- “Government simply can’t be trusted to make life and death decisions for the infirm. It’s already shown itself to embrace a utilitarian disposable man ethic. The folks who brought us the disposable man mentality of Roe versus Wade and the Tuskegee experiments won’t hesitate to apply the yardstick of inconvenience to those whose quality of life is diminished or who costs more to maintain than they produced.”
- “What we’re suggesting very simply is that there is nothing that equips government bureaucrats to make quality of life decisions about people who are dying.”
- “… end-of-life decision-making ought to be made by the physician at the bedside, by the family of the patient and by the patient themselves.”
Some Quotes from Ira Byock (For Rationing):
- “Both as a father and as a citizen, I would readily accept some rational limits on treatment for my own far advanced condition, heart disease, lung cancer, liver disease in order for my daughters and their children to have access to health care that they need.”
- “Both as individuals and collectively as a society, we must understand that some treatments are, when they are intended to save or prolong life, make no sense at some point.”
The bias is clear, as a white paper shows in the statement,
“Deep-seated aversion to economic, governmental, or any other outside influence favoring decisions to withdraw life-sustaining treatment help to explain how the health care debate of the last year and half was overtaken at one point by the accusation that the federal government would establish death panels for the elderly…conservative politicians claimed that the elderly would be encouraged to refuse life-saving care in order to contain costs.” (Interesting, because that is exactly what this debate was rationalizing – the “pro-ration” side won, no surprise).
Note that in the article itself, it attempts to shoot down all anti-rationing arguments, the arguments they use are all associated with costs, none for the value of human life.
The Healthcare “as a right” Argument
In order to make people accept ObamaCare, bioethicists will use a very simple concept that will be pounded into American people, prominent bioethicist Art Caplan states that people must come to believe that “Healthcare is a human right”.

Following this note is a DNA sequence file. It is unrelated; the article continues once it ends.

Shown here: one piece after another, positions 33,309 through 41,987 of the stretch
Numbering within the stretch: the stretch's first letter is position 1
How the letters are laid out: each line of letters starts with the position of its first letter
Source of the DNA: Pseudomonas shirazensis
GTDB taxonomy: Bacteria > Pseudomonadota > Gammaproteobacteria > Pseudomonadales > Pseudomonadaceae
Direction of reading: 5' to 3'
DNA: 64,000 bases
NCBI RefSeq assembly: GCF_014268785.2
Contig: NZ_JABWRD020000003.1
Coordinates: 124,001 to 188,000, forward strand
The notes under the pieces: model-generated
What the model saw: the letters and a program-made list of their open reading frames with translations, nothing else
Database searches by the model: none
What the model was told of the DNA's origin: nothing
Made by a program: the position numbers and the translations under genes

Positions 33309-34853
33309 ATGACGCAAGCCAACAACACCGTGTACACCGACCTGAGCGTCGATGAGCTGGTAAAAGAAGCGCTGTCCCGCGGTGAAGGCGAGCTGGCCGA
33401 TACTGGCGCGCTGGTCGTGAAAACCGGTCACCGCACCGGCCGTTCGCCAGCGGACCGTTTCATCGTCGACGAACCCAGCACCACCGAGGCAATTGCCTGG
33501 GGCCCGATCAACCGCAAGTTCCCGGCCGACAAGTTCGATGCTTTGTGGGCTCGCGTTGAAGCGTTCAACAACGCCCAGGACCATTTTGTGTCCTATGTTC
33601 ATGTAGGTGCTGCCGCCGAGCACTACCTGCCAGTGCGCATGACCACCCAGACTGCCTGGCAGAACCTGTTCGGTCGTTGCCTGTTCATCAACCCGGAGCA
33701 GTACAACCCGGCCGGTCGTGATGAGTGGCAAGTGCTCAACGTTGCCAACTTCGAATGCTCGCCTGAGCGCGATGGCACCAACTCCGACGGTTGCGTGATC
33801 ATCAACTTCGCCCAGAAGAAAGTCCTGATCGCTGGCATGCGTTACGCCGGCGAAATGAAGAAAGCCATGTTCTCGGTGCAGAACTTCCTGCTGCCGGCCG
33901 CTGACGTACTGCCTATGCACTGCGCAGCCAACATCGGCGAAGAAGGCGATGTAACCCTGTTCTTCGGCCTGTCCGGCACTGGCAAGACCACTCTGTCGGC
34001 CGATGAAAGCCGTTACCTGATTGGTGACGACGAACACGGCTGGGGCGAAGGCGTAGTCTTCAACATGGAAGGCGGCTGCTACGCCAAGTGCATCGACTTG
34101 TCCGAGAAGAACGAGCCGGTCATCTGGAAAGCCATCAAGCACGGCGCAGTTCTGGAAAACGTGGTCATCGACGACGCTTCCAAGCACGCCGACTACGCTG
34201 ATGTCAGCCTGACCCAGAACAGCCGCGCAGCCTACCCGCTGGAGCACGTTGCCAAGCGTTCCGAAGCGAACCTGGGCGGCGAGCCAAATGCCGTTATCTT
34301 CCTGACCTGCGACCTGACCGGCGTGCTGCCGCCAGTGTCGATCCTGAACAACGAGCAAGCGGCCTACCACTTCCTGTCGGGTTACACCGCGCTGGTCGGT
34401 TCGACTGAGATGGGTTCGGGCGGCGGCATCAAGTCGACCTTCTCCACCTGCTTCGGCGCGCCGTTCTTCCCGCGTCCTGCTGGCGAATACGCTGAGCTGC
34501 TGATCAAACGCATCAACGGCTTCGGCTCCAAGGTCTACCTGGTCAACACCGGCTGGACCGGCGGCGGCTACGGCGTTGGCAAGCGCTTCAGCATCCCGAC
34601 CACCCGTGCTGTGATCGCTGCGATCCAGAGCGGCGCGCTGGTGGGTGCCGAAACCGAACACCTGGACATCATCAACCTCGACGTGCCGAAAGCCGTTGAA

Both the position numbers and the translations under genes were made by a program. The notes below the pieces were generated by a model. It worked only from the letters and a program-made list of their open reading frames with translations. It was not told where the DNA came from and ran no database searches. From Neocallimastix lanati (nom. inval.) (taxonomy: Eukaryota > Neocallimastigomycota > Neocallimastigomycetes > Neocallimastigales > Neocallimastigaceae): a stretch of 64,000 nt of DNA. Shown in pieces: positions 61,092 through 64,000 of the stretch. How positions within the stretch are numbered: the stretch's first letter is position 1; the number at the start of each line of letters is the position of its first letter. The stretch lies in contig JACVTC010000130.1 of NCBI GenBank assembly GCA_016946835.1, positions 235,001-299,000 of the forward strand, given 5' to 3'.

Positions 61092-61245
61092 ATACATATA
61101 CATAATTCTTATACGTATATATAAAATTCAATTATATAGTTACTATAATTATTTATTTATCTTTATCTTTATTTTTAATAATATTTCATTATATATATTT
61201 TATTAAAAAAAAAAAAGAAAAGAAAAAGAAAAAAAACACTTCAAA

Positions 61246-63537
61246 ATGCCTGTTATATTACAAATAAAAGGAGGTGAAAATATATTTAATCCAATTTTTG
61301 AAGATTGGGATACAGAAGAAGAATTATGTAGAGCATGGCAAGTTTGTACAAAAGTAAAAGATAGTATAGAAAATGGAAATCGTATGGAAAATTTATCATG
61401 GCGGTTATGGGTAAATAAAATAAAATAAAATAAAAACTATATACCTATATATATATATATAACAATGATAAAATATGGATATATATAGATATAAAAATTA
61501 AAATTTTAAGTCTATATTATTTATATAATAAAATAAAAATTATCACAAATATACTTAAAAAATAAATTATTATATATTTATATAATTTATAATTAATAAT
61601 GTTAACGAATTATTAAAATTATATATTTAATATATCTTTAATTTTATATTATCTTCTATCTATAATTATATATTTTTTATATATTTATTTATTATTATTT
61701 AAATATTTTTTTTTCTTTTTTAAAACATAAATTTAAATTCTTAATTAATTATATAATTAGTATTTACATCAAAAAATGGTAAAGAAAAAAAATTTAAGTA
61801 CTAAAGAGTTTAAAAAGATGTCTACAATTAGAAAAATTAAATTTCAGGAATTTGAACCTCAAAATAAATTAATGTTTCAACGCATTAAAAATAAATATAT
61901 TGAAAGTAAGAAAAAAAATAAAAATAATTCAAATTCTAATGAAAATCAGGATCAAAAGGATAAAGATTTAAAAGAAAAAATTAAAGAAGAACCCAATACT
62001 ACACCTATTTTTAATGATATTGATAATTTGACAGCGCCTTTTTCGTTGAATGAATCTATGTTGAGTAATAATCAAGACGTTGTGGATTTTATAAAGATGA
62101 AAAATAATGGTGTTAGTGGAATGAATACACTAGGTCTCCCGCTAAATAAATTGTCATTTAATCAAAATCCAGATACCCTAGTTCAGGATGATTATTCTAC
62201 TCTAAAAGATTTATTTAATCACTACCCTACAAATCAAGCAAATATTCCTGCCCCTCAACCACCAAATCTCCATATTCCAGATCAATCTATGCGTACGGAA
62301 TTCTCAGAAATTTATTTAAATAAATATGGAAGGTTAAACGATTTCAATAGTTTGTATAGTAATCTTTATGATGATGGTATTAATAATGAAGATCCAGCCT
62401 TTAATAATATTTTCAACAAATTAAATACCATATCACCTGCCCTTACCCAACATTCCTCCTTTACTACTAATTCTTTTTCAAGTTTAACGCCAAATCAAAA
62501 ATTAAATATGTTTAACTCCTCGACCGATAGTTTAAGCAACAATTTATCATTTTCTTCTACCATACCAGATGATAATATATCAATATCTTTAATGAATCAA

I believe there is a simple way to win this argument.
Pro-Rationing Advocate: Healthcare is a right
Anti-Rationing Advocate: Does the government have to pay for it?
Pro-Rationing Advocate: Yes, it is our moral duty.
Anti-Rationing Advocate: Is food a right? Is housing a right? Is clothing a right? Is a job a right? Is education a right? Does the government have to pay for those things?
The “Rationing” Argument
In order to make people accept rationing, bioethicists use the simple argument, “resources are finite” and healthcare costs are only getting higher.
I believe there is a simple way to win this argument.
Pro-Rationing Advocate: Resources are scarce. Rationing is inevitable and it is already happening. Healthcare costs are only getting more expensive. Resources need to be allocated so everyone benefits.
Anti-Rationing Advocate: That is why we have to deal with medicare fraud and government waste, which costs taxpayers billions of dollars every year. Only until we can be sure that all waste is addressed, can we ethically start to ration healthcare. People’s healthcare should not be compromised until all other cutting-cost avenues are explored.
Bioethics and their Meddling
I believe this is going to get bigger as time goes on, we should anticipate and get ahead of these arguments.
Based on the research, it seems to me that from the perspective of the bioethicist,
- ObamaCare is necessary to ensure healthcare for all,
- Healthcare coverage is a “right,”
- In order to achieve healthcare for all, some level of rationing must take place,
- Resources are scarce,
- The rationing will most likely come from:
- Reducing perceived excessive testing,
- rationing “end of life” care.
Some anti-rationing or patient advocacy positions:
- The pro-rationing cost argument: I believe the “resources are scarce” argument needs to be backed up by bioethicists, particularly in light of waste in the government and medicare fraud. (bioethical principle: Justice)